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enter image description hereI was reading a problem in class concerning capacitors of equal capacitance C in class today, and I wanted to ask a question about it.

If we consider 3 of these capacitors connected in series:

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then I know that the magnitude charge on each of these capacitors is the same.

However, if I was to plot a graph of current against time, and knowing that

$I \times \triangle T = \triangle Q$

the book states that the total charge stored by the 3 capacitors in series is $\frac{Q}{3}$.

I'm confused by this. Why is this the case if each capacitor stores charge of magnitude Q, when all are connected in series?

enter image description here

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  • $\begingroup$ Exactly how do you reach the conclusion that the total charge stored by the 3 capacitors in series is Q/3? Don't see how this conclusion follows from the first part of your sentence. $\endgroup$ – Samuel Weir May 21 '18 at 17:19
  • $\begingroup$ @SamuelWeir that is what the book told me. I've posted it on the question to help you see what it states. $\endgroup$ – David Smith May 21 '18 at 17:27
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It looks like this figure is using "Q" to express the amount of charge that one capacitor would have when given a certain potential difference "V".

Now, when we hook 3 of these capacitors up in series, since they are identical the potential across them will be V/3, so the charge on each capacitor is Q/3.

Similarly, if 3 of these capacitors are hooked up in parallel, each capacitor has a potential of V, so each capacitor will have a charge Q.

Now let's think about what the graph is actually saying. We are looking at currents over time. In series, we only need to "pull" Q/3 amount of charge from the battery to get the final configuration, whereas we need to "pull" 3Q in the parallel configuration.

When we talk about "total charge" here we do not just add up the amount of charge on each plate. Adding up the associated "q" for each capacitor does not make much physical sense here, since technically when we say a charge "q" is on a capacitor what we mean is that one plate has net +q on it and the other has net -q on it. Instead, what we need to do is think about the total charge that we needed to "move" or "store". Hence this is why we have Q/3 for the series configuration and 3Q for the parallel configuration.

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You should know the formula for capacitance in series:

$$\frac{1}{C_T} = \frac{1}{C_1} + \frac{1}{C_2} + ... $$

Now, if you have three capacitors connected in series, then the formula follows:

$$\frac{1}{C_T} = \frac{1}{C_1} + \frac{1}{C_2} + \frac{1}{C_3} $$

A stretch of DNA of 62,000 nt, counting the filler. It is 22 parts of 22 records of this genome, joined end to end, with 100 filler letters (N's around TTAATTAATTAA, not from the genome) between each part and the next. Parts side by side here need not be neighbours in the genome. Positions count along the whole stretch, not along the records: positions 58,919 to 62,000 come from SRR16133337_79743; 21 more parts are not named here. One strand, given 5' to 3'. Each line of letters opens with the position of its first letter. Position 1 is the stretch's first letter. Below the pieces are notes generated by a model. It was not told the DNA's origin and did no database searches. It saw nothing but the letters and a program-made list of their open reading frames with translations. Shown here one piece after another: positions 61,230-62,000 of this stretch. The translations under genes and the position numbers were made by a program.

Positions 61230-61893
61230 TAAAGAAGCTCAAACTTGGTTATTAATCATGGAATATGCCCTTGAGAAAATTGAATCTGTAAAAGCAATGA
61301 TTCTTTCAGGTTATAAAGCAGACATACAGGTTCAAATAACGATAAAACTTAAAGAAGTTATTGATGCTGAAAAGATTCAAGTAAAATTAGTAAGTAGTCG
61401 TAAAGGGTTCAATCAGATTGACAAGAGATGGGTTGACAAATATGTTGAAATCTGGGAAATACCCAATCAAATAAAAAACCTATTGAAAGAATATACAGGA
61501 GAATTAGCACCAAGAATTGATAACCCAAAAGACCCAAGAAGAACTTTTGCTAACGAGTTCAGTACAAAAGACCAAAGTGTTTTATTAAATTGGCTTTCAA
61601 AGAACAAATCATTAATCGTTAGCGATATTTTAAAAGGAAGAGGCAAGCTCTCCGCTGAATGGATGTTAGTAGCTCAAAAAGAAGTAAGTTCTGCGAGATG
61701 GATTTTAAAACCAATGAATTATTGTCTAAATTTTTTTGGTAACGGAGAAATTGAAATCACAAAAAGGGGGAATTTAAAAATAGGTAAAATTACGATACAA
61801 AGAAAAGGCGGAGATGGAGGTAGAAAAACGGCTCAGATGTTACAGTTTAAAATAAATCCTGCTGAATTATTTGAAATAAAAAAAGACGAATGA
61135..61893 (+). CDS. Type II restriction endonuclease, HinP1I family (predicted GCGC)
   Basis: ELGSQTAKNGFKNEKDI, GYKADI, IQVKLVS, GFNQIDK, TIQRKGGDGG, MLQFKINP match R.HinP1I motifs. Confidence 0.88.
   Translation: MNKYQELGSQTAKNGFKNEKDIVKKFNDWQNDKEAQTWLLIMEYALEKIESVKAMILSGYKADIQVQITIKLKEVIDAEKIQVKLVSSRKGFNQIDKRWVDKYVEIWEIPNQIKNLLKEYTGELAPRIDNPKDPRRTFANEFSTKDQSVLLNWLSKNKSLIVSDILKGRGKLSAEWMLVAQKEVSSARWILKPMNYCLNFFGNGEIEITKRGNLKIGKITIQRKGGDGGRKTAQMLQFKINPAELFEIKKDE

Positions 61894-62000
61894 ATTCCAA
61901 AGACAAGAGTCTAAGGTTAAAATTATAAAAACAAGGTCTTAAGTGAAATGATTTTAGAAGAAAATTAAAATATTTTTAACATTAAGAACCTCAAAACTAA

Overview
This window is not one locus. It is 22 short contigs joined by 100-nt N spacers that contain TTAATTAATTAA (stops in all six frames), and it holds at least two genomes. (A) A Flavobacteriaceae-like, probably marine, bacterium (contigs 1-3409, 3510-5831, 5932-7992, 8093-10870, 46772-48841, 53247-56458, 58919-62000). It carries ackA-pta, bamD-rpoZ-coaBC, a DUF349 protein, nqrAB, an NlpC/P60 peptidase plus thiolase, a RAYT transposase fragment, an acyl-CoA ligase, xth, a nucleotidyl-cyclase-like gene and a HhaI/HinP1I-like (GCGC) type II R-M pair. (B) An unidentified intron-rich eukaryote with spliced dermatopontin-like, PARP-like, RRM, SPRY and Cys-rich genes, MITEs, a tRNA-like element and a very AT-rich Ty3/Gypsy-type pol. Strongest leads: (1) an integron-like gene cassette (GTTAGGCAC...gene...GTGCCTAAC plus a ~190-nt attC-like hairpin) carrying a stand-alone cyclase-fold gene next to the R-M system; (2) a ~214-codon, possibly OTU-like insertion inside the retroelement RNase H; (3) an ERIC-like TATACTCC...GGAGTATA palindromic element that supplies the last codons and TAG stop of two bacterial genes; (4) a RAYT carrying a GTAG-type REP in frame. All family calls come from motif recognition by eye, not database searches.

Here, our values for C are all the same:

$$\frac{1}{C_T} = \frac{1}{C} + \frac{1}{C} + \frac{1}{C} = \frac{3}{C} $$

$$C_T = \frac{C}{3}$$

If you imagined the 3 capacitors merging into 1 capacitor of capacitance $\frac{C}{3}$, then the potential difference across it will be the same as the terminal p.d. V (facts about series circuits).

$$C = \frac{Q}{V}$$ $$CV = Q$$ Assuming V is constant, that should mean the charge stored on the 3 capacitors in series is $\frac{1}{3}$ that of a normal capacitor with capacitance C on its own.

What caught my eye is that the charging current is lower in capacitors series than in parallel, which is actually the question I want to ask - why is that? (I've only done IB physics to give you your main answer).

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  • $\begingroup$ @AaronStevens I made it clearer just now in my new edit that the charge stored on the 3 capacitors will be 1/3 than if a capacitor of capacitance C was connected on its own to the supply. One question I had was, why is the charging current lower in series capacitors than parallel capacitors? $\endgroup$ – vik1245 May 21 '18 at 17:52
  • $\begingroup$ Look at my answer for this. The reason is because we only need to move Q/3 charge in the series case, whereas we need to move 3Q charge in the parallel case. $\endgroup$ – Aaron Stevens May 21 '18 at 17:54
  • $\begingroup$ @AaronStevens oh right so in the same time interval, a smaller current can move the Q/3 charge from one plate to another? $\endgroup$ – vik1245 May 21 '18 at 18:02
  • $\begingroup$ That seems to be the case here. Although it seems weird here to even be talking about time and currents when we do not know more about the circuit. If we have perfect conductors with no resistance, then the movement of charge will be almost instantaneous. If some resistance is included then the currents will not be constant over the time of charging. So this figure is very confusing, and I am choosing to focus more on explaining the conclusions through different means than the figure. $\endgroup$ – Aaron Stevens May 21 '18 at 18:05
  • $\begingroup$ @AaronStevens I have included the circuit diagram in the circuit to help answer his question. Also it states that "the variable resistor is adjusted to keep the charging current constant for as long as possible." $\endgroup$ – David Smith May 21 '18 at 18:11
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The capacity of the 3 capacitors in series is C/3. This is because the charge on the first plate is Q/3 and that on the last (6th) plate is -Q/3. Only this charge will flow through an external circuit connected to it such as a resistor. The fact that the other 4 plates also carry charges of $\pm Q/3$ has no impact on any outer circuit.

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